Shedding new light on the search for life in the cosmos
The use of ultraviolet light flares from red suns and a fluorescent glow may provide astronomers with vital life signs in the universe
A new method of searching for life in the cosmos has been pioneered by astronomers from Cornell University.
The team propose that astronomers could utilise harsh ultraviolet radiation flares from red suns — once thought to destroy surface life on planets — to assist in the discovery of hidden biospheres. The team’s study — published in the journal Monthly Notices of the Royal Astronomical Society — suggests that ultraviolet radiation could trigger biofluorescence — a protective glow — from life on exoplanets.
Jack O’Malley-James, a researcher at Cornell’s Carl Sagan Institute and the study’s lead author, says: “This is a completely novel way to search for life in the universe.
“Just imagine an alien world glowing softly in a powerful telescope.”
Some undersea coral on Earth use a similar form of biofluorescence that the team intend to utilise in the search for life. The coral does this in order to render the sun’s harmful ultraviolet radiation into harmless visible wavelengths, in the process, creating a beautiful radiance.
“Maybe such life forms can exist on other worlds too, leaving us a telltale sign to spot them,” points out Lisa Kaltenegger, associate professor of astronomy and director of the Carl Sagan Institute. She points out that in our search for exoplanets, we have searched for ones which look like our own planet. This research plays off the idea the biofluorescence may not have evolved on earth exclusively.
In fact, as this is a form of defence from harsh UV radiation, logic suggests that its usefulness — and thus, the chance of development — would be increased around stars where UV flares are commonplace.
A large fraction of exoplanets — planets beyond our solar system — reside in the habitable zone of M-type stars. This type of star — the most commonly found in the universe — frequently flare, and when those ultraviolet flares strike their planets, biofluorescence could paint these worlds in beautiful colours.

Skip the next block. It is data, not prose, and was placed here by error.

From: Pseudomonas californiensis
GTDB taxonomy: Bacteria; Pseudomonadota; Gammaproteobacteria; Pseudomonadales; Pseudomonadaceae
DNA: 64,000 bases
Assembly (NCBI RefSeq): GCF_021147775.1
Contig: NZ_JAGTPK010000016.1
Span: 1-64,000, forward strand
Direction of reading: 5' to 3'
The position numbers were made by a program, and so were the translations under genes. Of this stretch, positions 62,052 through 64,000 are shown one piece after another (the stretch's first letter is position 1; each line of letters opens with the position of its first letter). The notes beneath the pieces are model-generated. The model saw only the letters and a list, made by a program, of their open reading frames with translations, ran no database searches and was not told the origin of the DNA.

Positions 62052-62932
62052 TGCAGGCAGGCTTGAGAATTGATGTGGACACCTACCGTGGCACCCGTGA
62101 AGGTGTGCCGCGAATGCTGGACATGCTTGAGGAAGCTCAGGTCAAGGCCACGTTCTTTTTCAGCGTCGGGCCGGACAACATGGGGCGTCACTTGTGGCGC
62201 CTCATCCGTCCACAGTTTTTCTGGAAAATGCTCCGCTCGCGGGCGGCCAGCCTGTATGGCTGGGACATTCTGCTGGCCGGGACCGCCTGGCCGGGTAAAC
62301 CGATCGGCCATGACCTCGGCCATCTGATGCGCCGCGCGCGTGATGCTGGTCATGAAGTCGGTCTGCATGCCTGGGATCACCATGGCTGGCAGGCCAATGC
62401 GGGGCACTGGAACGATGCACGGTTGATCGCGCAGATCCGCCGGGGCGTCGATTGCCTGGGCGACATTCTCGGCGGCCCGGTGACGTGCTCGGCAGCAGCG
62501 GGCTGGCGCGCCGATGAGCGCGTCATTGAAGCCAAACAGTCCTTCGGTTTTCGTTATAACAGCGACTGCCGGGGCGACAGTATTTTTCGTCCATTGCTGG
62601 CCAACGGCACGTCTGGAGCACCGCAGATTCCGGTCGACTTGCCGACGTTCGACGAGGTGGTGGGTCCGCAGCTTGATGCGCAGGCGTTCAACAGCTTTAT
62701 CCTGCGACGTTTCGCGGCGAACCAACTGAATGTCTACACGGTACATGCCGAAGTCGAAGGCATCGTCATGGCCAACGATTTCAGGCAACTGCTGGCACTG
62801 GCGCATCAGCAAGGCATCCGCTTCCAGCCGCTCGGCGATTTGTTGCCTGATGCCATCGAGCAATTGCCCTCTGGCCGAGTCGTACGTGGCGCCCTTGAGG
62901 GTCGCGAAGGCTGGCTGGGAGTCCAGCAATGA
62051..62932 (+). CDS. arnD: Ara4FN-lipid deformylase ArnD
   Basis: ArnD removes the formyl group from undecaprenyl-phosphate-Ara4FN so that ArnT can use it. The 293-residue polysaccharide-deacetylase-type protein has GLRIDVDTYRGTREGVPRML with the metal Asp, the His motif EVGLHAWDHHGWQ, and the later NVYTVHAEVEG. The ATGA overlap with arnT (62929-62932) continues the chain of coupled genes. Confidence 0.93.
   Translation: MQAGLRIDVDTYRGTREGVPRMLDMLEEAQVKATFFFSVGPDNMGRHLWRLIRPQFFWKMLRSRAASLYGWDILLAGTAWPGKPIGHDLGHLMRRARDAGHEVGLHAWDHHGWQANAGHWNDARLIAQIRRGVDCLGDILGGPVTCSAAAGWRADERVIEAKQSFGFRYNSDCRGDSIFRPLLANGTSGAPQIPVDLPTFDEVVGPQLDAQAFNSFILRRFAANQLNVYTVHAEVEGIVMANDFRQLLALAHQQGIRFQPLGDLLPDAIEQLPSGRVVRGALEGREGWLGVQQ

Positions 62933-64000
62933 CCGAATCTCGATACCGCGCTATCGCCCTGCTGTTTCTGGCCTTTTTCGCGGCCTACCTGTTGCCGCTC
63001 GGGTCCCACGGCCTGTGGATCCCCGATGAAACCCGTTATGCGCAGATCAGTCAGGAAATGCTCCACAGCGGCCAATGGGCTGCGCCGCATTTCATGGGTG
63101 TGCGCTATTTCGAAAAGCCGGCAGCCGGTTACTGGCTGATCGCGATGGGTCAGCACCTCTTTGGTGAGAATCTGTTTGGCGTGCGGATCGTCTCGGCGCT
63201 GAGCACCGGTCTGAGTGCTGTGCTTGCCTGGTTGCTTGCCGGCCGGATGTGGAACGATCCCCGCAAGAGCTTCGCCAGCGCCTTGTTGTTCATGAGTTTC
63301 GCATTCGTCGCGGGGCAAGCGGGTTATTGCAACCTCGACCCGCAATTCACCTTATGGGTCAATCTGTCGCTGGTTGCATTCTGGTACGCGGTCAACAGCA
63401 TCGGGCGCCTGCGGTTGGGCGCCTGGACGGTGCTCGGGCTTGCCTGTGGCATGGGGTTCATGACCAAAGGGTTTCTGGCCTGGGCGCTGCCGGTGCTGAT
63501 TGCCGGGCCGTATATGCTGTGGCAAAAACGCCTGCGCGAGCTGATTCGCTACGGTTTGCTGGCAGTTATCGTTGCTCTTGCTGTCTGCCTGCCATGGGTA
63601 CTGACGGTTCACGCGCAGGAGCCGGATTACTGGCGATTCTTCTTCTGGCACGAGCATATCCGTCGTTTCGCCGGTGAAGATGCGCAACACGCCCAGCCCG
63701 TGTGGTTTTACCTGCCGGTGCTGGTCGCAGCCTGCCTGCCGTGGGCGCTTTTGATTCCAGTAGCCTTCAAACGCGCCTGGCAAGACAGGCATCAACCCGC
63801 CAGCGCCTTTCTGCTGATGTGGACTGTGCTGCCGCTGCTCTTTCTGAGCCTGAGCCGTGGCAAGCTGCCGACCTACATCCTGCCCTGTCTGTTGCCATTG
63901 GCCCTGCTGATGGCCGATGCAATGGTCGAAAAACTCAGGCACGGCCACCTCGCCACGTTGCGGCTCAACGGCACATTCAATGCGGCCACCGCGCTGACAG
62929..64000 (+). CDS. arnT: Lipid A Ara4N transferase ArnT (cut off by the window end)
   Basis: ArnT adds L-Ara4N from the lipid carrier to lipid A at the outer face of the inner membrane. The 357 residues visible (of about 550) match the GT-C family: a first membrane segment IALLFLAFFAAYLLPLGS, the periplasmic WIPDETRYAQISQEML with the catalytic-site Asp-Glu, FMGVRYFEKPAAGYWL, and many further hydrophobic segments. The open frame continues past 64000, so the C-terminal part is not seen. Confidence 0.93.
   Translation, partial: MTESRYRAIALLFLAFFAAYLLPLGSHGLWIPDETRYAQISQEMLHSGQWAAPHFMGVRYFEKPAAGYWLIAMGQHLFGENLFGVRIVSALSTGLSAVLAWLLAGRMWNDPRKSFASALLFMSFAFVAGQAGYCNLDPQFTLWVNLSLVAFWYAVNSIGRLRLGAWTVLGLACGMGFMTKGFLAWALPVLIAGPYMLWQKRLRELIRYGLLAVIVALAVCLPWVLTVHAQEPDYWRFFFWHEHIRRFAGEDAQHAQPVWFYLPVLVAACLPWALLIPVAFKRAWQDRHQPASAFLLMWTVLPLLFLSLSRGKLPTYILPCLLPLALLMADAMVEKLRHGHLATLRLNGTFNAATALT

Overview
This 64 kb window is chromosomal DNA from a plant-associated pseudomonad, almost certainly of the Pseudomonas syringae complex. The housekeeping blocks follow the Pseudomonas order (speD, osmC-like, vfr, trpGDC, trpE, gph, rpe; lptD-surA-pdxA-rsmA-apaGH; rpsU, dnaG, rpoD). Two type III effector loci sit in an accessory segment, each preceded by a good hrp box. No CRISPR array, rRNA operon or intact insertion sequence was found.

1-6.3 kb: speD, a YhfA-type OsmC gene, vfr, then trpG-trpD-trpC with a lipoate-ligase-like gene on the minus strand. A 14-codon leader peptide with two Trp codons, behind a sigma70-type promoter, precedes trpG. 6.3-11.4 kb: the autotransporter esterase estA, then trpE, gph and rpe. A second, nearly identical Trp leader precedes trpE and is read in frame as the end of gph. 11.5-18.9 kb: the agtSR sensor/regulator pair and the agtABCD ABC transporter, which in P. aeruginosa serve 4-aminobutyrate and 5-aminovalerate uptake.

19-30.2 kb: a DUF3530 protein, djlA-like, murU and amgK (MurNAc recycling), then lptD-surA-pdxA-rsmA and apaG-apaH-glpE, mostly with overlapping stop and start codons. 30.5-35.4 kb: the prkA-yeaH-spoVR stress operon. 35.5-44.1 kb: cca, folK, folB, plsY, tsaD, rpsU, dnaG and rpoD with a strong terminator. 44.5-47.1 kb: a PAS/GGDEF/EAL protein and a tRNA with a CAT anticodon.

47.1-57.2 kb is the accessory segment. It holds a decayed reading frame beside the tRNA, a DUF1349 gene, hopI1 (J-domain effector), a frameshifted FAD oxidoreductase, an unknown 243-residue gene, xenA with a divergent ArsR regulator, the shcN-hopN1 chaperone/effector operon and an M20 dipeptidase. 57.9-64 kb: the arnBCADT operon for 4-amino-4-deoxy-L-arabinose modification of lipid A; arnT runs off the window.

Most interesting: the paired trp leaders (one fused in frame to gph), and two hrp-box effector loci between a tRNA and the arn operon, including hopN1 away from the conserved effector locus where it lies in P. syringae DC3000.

The next generation of Earth- or space-based telescopes can detect the glowing exoplanets — should they exist.
Ultraviolet rays are transformed into less-energetic and therefore less harmful wavelengths through a process called “photoprotective biofluorescence.” This should leave a very specific signal which astronomers can search for.
Kaltnegger continues: “Such bio fluorescence could expose hidden biospheres on new worlds through their temporary glow when a flare from a star hits the planet.”
The astronomers used emission characteristics of common coral fluorescent pigments from Earth to create model spectra and colours for planets orbiting active M stars to mimic the strength of the signal and whether it could be detected for life.
Proxima b — a potentially habitable world found orbiting the active M star Proxima Centauri in 2016 could qualify as a target for such a search. The rocky exoplanet has been one of the most optimal space travel destinations due to the proximity of the star it orbits — although such jaunts are a concern for the far-future.
Jack O’Malley-James, continues: “These biotic kinds of exoplanets are very good targets in our search for exoplanets, and these luminescent wonders are among our best bets for finding life on exoplanets.”
Large, land-based telescopes that are being developed now for 10 to 20 years into the future may be able to spot this glow.
Kaltenegger concludes: “It is a great target for the next generation of big telescopes, which can catch enough light from small planets to analyze it for signs of life, like the Extremely Large Telescope in Chile.”